The upscale and eminence of carbon tax policies call for an understanding of their distributional impact on households. To assess this distributional heterogeneity, we quantify and analyse the consumption emission intensity, defined as carbon emissions per unit of consumption, across households in Spain. With the exception of the poorest households, emission intensity decreases with income and peaks for households whose head is middle-aged (40 years old). Moreover, households whose main earner is less educated and male emit more per unit of expenditure. Thus, carbon taxes may disproportionably impact middle-aged households whose income is around 1000 euros, and whose head is male and less educated.
Work in Progress:
Housing Tenure and Household Debt: Life-Cycle Dynamics During a Boom and Bust (Draft Coming Soon)
Using household level data on assets, liabilities, income and consumption covering the last housing boom-bust cycle in Spain 2002-2017, we non-parametrically document three cohort and life-cycle dynamics: (i) a significant and fast drop in home-ownership for young cohorts during the bust, combined with a mild and gradual decrease in overall home-ownership rate as well as significant movements in rent-price ratios; (ii) a change in income dynamics between expansion and recession, characterized by a drop in income levels as well as asymmetric shifts in conditional persistence and skewness of income shocks; and (iii) a significant consumption drop, which was relatively homogeneous across ages. We then use the same data to estimate an equilibrium life-cycle model with non-linear income dynamics, mortgages, housing and rental markets. The estimated model matches several household distributional moments. We carry out counterfactual experiments and show that the lions-share observed drop in home-ownership and consumption, as well as the housing market dynamics, can be explained by the tightening in credit conditions and the estimated shift in income dynamics observed in Spain between the boom and bust phases.
The Role of Parental Investment for Human Capital Formation, Happiness and Adverse Behavior (Draft Coming Soon)
- with Liyousew G. Borga
We formulate and structurally estimate multistage production functions for children's cognitive, noncognitive and health endowments from birth until age 14, using Millennium Cohort Study from the UK. The inputs into the production functions include parental background, prior child endowments, and parental investments. Our estimation is based on a nonlinear factor model, using multiple measurements for inputs and child endowments. We consider the role of two different parental investment behaviors: parenting style and material investment. Our results show that positive parenting is associated with better human capital outcomes at younger ages while material investment is more productive at later ages. We also characterize the nature of persistence (self- and cross-productivities) and dynamic complementarities between the three components of human capital. We also estimate the role of child endowments on teenage behaviour. Adverse behavior (smoking, drinking, drug use) are associated with lower cognitive and noncognitive skills at younger ages, as well as lower parental investment; we find the opposite results for teenage subjective wellbeing.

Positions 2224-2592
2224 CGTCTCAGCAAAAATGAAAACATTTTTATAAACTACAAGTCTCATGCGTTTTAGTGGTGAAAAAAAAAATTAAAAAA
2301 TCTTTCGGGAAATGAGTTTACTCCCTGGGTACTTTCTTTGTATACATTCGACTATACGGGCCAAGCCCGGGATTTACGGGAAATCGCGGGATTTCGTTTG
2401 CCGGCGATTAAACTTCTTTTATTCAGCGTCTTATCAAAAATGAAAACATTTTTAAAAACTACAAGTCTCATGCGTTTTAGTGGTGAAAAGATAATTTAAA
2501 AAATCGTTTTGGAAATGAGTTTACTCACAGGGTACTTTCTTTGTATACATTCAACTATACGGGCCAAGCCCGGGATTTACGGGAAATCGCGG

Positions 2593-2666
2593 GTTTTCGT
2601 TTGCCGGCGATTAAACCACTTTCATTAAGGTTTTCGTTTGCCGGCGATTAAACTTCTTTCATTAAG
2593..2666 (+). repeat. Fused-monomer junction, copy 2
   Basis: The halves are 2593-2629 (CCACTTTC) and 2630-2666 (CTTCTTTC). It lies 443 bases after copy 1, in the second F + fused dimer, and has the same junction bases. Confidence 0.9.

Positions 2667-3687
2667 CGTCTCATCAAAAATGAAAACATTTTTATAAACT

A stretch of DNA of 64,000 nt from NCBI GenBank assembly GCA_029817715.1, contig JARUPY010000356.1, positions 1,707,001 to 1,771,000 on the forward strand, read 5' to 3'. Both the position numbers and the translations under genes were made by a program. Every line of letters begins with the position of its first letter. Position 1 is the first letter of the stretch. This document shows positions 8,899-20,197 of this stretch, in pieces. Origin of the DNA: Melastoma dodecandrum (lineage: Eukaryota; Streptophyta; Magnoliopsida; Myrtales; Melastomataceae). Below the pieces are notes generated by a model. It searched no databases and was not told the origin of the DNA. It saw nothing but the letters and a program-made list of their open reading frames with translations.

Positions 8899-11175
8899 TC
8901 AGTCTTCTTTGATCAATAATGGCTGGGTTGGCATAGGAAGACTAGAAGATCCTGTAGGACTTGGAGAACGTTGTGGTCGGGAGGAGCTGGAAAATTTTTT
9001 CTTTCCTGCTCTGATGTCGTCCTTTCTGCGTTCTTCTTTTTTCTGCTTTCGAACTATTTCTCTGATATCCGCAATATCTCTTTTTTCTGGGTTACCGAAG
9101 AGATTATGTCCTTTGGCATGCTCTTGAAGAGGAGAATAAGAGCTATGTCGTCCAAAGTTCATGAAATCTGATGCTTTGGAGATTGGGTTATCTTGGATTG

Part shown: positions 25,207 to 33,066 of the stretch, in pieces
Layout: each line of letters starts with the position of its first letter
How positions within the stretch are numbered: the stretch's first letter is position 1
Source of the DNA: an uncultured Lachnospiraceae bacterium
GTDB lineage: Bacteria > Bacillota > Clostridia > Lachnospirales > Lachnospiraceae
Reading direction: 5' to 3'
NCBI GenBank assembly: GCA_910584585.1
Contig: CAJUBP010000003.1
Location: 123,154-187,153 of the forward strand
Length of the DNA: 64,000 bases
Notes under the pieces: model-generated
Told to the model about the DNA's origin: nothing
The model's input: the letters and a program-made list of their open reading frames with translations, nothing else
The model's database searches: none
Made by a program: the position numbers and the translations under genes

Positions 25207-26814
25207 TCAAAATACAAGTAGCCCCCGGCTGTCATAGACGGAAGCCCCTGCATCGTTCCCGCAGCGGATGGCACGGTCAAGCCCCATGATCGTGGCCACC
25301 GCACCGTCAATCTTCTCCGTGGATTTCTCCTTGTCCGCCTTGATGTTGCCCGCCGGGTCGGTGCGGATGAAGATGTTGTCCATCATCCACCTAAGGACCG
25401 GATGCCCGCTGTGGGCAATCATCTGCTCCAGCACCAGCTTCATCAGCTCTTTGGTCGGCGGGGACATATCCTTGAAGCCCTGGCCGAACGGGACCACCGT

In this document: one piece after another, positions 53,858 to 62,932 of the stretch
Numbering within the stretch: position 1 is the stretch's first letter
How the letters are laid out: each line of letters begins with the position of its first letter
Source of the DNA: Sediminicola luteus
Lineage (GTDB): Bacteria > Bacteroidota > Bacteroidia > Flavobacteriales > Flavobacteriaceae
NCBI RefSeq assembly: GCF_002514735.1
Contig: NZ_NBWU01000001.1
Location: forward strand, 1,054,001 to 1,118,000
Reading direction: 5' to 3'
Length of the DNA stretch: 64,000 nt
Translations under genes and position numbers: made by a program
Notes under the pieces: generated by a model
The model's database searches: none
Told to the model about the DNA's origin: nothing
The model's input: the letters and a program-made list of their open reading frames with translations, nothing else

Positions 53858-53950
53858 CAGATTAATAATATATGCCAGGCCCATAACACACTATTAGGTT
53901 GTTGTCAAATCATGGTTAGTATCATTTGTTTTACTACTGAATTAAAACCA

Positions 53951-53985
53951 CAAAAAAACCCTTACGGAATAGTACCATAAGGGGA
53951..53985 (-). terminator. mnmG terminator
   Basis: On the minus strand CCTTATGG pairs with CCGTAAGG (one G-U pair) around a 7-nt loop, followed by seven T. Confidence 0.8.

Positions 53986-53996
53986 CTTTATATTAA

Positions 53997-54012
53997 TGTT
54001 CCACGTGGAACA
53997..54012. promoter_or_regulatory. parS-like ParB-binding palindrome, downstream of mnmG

The Human Capital Cost of School Closures During the Pandemic in the UK
Climate Change and Inequality: The Welfare Effects of Carbon Tax
Uncertainty and Inequality
Consumer Sentiment, Durable Consumption, and Stock Returns
Using the Michigan Survey of Consumers, we provide evidence that consumers' beliefs about current and future aggregate durable expenditure predicts expected returns. We rationalize this finding through an asset pricing model with recursive preferences over non-durable and durable goods and belief formation through Bayesian learning. We estimate the model to match standard macroeconomic and financial moments. Expectations about future consumption growth enter the stochastic discount factor of the economy through consumers' intertemporal marginal rate of substitution. This generates the predictability of beliefs for all future asset returns.